In many respects, Ireland has been a world leader in tobacco control, from banning smoking in the workplace or in cars with children, to requiring standardised packaging. Part 1 introduces this article; it sets out the background to the 2015 and 2017 packaging legislation. Part 2 of this article, on restrictions, describes the restrictions in the packaging legislation. Part 3 of this article, on rights, provides a conspectus of the Irish constitutional speech rights engaged or burdened by these restrictions. This Part presents these rights as comprising a freedom of political expression in Article 40.6.1 of the Constitution and a freedom of autonomous communication in Article 40.3.1. Moreover, these two rights carry concomitant rights to keep silent and to be informed. Part 4 of this article, on reasons, considers the pressing and substantial reasons which the State may proffer to seek to justify the restrictions in the packaging legislation upon constitutional speech rights. Part 5 of this article, on standards of review, considers the extent to which the restrictions in the packaging legislation, motivated by concerns relating to public health and the protection of children, satisfy the current Irish version of the principle of proportionality. It also considers the extent to which the restrictions might satisfy other standards of review or scrutiny. Part 6 concludes this article, bringing together all of the strands of analysis in the previous Parts. And it concludes that, if the restrictions on constitutional speech rights in the Public Health (Standardised Packaging of Tobacco) Act 2015 and in Part 5 of the Health (Miscellaneous Provisions) Act 2017 are challenged by the tobacco companies, the courts will find that those Acts are constitutionally valid.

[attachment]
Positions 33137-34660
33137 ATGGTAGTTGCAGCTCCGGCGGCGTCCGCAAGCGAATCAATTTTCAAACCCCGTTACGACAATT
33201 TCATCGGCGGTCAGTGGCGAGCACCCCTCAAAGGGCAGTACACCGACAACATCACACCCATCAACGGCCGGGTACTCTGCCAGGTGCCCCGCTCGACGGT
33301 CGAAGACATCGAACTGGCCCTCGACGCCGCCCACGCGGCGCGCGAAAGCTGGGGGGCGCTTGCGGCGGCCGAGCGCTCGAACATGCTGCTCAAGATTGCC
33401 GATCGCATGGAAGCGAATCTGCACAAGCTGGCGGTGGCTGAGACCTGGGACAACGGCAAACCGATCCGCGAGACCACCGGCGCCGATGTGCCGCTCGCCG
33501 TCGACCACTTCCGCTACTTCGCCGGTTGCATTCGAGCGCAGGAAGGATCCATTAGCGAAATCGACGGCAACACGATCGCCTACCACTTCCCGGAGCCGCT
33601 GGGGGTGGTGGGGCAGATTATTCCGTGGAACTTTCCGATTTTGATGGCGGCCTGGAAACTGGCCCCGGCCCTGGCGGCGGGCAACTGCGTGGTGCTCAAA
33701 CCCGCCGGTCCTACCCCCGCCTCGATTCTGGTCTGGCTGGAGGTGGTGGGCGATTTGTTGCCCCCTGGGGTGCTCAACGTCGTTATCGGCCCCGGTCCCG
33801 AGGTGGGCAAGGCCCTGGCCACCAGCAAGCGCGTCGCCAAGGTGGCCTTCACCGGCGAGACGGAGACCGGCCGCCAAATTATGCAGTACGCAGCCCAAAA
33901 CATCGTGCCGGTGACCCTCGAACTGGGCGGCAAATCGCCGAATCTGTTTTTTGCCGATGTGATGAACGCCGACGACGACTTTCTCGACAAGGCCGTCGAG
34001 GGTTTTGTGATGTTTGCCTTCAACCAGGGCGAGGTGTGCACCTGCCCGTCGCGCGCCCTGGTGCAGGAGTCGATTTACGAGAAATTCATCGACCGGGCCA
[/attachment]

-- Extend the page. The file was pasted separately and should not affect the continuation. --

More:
Attractive packaging is an important element of a product’s effective marketing. Indeed, so central has packaging been to the allure of smoking that Leonard Cohen could extol “the little Parthenon / of an opened pack of cigarettes”. Ireland has been in the vanguard of tobacco control worldwide. With the 2015 and 2017 packaging legislation, it continues to set a very important example. The constitutional validity of these packaging restrictions would underpin a crucial element of the Department of Health’s moves towards tobacco-free Ireland by 2025. And the pack of cigarettes, with large warning photos dominating standardized packaging, would be Cohen’s little Parthenon no longer.

An earlier version of the paper, under the title “Is Standardised Tobacco Packing a Proportionate Restriction on Constitutional Speech Rights”, was delivered at the ICON-S British and Irish Chapter Inaugural Conference, Trinity College Dublin, Ireland, on 5 September 2017.

We’ve reached peak GDPR when Ross O’Carroll Kelly gets fired for a data breach

In today’s Irish Times, this week’s instalment (audio here) in the ongoing mis-adventures of Ross O’Carroll Kelly intersected with this blog. Ross is a hapless dad and clueless (if ruthless) estate-agent, who has been described as “Ireland’s most eligible married man” and “the greatest Irish [rugby] player never to actually make it in the game”, and the scene opens with our hero being summoned by the boss:

It’s, like, just before midday when Lauren tells me she wants to talk to me in her office. … She goes, “What do you know about GDPR, Ross?”

I’m like, “Quite a lot, actually.”

Oh, that shocks her – such is my reputation for being as stupid as a goose.

She’s like, “Okay, tell me what you know about GDPR.”

“First,” I go, “you make sure the patient is comfortable by putting some kind of cushion under their head and loosening any tight clothing. Then, you place the heel of your hand on the patient’s breastbone, with your other hand on top of it, interlocking your fingers …”

“That’s CPR, Ross.”

And so it goes on for a while, until Dave – “from Human Resources (formerly Payroll)” – arrives, and asks Ross where his laptop is. Poor Ross. We know from last week’s column (audio here) that he had left his car unlocked at a filling station, from which someone stole his “laptop bag, a briefcase and three Donnybrook Fair shopping bags out of the boot”. So, Ross eventually comes clean to Lauren: